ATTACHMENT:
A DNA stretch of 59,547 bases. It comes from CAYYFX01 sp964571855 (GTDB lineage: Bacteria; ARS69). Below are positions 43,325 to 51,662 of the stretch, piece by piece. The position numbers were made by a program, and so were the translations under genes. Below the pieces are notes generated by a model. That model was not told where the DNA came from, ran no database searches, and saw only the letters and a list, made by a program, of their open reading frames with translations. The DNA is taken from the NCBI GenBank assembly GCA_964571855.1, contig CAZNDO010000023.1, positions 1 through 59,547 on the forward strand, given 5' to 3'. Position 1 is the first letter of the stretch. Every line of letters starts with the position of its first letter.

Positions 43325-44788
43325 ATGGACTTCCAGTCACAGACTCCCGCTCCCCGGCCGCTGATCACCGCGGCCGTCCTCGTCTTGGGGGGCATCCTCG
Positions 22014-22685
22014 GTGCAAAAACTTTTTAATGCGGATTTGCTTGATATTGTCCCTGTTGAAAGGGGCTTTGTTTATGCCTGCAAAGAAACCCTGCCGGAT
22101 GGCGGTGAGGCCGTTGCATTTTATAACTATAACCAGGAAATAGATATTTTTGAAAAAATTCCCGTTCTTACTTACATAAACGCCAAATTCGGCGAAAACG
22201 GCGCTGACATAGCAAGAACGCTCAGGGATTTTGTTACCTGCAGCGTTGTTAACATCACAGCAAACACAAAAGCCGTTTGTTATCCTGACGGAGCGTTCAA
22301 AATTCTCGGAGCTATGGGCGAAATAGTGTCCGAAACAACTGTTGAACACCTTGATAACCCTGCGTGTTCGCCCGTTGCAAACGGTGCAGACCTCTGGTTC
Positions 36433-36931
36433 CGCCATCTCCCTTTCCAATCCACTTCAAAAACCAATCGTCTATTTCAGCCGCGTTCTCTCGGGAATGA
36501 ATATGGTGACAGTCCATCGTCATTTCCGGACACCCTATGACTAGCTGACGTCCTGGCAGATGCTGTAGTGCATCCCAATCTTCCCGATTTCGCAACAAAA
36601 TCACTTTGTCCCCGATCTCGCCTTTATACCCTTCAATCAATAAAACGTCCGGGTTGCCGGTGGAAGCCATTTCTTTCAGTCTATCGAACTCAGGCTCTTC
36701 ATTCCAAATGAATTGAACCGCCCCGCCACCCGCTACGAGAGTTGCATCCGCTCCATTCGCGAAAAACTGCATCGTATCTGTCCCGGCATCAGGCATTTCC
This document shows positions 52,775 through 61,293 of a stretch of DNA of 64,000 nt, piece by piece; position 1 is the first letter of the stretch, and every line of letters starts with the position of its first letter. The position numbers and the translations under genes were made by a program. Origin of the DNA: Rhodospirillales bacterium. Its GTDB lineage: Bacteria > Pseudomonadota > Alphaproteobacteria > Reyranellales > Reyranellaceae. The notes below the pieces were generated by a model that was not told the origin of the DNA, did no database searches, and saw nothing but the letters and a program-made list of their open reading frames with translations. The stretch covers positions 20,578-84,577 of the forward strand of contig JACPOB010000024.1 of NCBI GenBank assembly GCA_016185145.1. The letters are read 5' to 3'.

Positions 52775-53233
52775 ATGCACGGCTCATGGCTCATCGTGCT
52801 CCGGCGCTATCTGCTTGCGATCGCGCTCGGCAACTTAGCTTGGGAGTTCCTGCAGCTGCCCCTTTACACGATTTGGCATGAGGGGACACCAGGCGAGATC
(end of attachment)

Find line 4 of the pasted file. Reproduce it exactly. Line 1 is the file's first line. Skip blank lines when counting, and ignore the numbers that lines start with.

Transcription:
Positions 22014-22685